Trump’s threat to cut funding for California wildfire relief ‘disgraceful,’ firefighters union says

The head of the International Association of Fire Fighters (IAFF) on Friday called President TrumpDonald John TrumpWHCA calls on Trump to denounce video depicting him shooting media outlets Video of fake Trump shooting members of media shown at his Miami resort: report Trump hits Fox News's Chris Wallace over Ukraine coverage MORE’s latest threat to cut emergency aid to California for wildfires “disgraceful,” saying such a move would undermine the work of firefighters in the state.

IAFF President Harold Schaitberger argued that Trump is focused on building a border wall while overlooking parts of the country that need protection, including communities in California impacted by the deadly forest fires.

“They’re watching him focus on securing other elements of our nation, including the borders…but securing our communities from fire and emergency medical events is also part of securing our nation,” Schaitberger told Hill.TV’s Krystal Ball and Buck Sexton on “Rising.”

The president tweeted Wednesday that he had ordered the Federal Emergency Management Agency (FEMA) to withhold funding for California unless the state improves its forest management to prevent wildfires.

Schaitberger said the "disgraceful tweet" went “right to the heart of undermining the other part of our security network, and that’s the firefighters in this nation.”

Schaitberger leads the union that represents full-time firefighters and emergency medical services personnel in the U.S. and Canada. He said he met with firefighters in California and that they expressed disappointment over Trump’s handling of the situation.

“To see, at least or read, a president that doesn’t seem to understand not just their personal devastation and loss but their commitment to providing the services to secure our communities at that level — it’s a conflict in terms at best and more than disappointing,” he told Hill.TV.

Schaitberger said that at least 47 union members in California were personally impacted by the deadly Camp Fire.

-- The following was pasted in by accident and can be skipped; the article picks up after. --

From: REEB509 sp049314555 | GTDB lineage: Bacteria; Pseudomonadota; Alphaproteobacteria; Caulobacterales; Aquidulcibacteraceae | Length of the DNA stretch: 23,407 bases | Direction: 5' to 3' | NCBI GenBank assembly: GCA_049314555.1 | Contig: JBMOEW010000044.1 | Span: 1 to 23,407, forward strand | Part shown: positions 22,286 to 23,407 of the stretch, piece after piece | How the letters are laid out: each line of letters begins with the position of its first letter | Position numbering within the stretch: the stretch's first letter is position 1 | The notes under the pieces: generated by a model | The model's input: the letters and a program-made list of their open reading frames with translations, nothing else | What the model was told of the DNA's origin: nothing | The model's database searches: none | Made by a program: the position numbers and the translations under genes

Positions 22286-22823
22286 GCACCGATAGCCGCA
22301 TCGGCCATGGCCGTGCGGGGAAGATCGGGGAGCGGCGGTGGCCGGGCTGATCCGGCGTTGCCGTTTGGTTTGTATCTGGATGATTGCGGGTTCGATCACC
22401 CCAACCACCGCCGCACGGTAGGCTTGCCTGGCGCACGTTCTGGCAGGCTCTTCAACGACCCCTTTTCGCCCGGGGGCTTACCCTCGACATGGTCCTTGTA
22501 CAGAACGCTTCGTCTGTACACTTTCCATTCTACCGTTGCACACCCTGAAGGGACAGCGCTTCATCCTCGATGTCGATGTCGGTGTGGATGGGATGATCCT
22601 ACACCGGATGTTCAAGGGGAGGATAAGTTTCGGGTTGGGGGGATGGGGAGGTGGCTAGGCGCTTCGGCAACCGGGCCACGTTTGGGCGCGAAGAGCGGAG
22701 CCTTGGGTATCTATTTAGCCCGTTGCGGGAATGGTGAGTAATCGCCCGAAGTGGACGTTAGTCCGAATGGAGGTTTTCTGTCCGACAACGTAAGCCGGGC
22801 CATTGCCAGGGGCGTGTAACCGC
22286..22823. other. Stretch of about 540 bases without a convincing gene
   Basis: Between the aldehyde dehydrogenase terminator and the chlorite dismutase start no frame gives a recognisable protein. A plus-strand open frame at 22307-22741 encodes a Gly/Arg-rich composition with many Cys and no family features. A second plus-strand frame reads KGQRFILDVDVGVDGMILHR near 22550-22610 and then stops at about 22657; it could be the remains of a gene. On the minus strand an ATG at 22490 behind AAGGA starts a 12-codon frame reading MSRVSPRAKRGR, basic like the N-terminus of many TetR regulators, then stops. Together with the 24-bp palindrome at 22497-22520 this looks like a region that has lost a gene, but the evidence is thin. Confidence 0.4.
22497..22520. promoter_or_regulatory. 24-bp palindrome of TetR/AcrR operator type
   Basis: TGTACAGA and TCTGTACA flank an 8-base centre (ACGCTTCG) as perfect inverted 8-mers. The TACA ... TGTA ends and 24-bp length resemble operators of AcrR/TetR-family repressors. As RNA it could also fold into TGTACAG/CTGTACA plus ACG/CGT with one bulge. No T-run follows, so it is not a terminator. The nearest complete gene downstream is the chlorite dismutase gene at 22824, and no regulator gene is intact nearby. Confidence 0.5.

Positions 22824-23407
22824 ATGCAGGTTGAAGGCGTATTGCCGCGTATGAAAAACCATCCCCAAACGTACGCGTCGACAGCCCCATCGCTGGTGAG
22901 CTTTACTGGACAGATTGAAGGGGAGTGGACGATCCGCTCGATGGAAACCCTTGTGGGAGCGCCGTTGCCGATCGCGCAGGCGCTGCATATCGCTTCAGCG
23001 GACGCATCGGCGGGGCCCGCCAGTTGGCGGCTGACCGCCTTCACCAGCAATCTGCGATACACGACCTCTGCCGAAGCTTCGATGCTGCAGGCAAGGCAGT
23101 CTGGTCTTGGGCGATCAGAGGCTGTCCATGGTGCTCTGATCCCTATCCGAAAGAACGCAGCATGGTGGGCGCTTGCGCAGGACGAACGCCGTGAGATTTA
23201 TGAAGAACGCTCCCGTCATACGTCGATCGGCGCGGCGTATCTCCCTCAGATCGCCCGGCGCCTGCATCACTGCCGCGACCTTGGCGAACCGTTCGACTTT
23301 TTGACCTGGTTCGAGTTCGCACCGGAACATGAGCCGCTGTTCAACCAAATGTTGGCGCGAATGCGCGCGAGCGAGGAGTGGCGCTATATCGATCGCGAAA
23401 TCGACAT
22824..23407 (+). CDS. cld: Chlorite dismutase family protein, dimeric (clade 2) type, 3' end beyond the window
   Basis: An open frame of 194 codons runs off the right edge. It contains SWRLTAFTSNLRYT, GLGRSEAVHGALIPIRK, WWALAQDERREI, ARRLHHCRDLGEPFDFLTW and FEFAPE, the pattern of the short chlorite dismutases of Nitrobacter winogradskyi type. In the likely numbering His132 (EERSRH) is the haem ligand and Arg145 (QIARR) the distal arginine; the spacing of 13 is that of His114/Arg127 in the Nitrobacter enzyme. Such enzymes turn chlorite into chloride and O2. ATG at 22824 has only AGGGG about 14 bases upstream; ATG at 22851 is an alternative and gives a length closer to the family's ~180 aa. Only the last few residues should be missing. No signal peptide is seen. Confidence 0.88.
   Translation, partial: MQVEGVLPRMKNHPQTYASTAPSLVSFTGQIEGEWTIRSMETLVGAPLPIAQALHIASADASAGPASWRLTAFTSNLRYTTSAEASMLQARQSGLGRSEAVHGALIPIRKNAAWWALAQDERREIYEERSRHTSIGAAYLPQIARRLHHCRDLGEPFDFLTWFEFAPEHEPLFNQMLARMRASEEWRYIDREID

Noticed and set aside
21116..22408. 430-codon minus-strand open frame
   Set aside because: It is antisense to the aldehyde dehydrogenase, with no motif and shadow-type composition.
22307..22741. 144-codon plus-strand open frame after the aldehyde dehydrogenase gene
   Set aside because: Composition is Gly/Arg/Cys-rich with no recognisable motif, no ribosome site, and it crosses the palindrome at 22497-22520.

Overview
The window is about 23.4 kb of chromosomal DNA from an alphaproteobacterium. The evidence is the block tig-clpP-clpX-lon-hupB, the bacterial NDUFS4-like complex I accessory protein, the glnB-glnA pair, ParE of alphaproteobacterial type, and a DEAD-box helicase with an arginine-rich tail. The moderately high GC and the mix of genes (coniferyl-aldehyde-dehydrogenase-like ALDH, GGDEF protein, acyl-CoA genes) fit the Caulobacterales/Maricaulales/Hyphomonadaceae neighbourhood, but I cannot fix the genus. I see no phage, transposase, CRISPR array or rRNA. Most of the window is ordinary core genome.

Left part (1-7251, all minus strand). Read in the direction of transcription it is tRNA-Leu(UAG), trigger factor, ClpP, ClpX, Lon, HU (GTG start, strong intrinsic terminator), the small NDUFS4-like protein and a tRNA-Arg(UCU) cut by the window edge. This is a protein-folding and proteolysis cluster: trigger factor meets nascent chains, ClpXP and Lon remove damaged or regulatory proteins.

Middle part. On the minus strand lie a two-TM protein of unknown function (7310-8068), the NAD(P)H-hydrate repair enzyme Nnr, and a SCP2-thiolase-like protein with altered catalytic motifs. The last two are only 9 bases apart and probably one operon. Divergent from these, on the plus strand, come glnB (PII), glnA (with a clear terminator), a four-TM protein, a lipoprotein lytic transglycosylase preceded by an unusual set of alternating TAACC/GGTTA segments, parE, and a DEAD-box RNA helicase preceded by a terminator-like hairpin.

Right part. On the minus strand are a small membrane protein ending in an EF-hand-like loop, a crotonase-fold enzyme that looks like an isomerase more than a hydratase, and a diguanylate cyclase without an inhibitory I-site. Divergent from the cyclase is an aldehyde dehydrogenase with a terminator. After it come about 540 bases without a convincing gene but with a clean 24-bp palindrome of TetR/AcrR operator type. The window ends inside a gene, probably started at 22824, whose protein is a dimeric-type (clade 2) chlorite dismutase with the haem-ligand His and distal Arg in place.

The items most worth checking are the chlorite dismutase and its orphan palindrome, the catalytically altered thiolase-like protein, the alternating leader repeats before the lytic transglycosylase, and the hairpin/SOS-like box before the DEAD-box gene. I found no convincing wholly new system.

Wildfires devastated California last year, with the Camp Fire in the northern part of the state killing at least 85 people and destroying thousands of homes. The blaze marked the deadliest and most destructive wildfire in the state’s history.

Schaitberger’s comments follow Trump's tweet on Wednesday about using forest management to prevent wildfires.

“Unless they get their act together, which is unlikely, I have ordered FEMA to send no more money,” Trump tweeted. He had sent out a similar statement earlier but deleted it after misspelling “forest” twice.

While Schaitberger acknowledged that forest management could be improved, he argued that Trump’s attempt to blame California’s wildfire problems on the state’s management of forests makes the president come across as “uninformed.”

“It’s unfortunate that the president seems uninformed as it relates to what really is at stake and where these fires are really being created,” he said.

“Forest management is an issue, but the fires we see devastating communities all across California are not really fires within the true forest regions,” he said, noting that the majority of the burned area in 2018 happened on federal land.

This week wasn't the first time Trump has threatened to withhold federal aid for wildfires in California.

As multiple wildfires raged through the region, Trump in November blamed the devastation on the state’s “gross mismanagement of the forests,” and said he would take away federal funding if officials don’t “remedy the situation.”

California officials are taking more steps to address the increasing intensity of wildfires.

Newly minted Gov. Gavin Newsom (D) has already signed two executive orders pertaining to wildfires. Both measures aim to bolster the state's fire prevention and firefighting tactics.

—Tess Bonn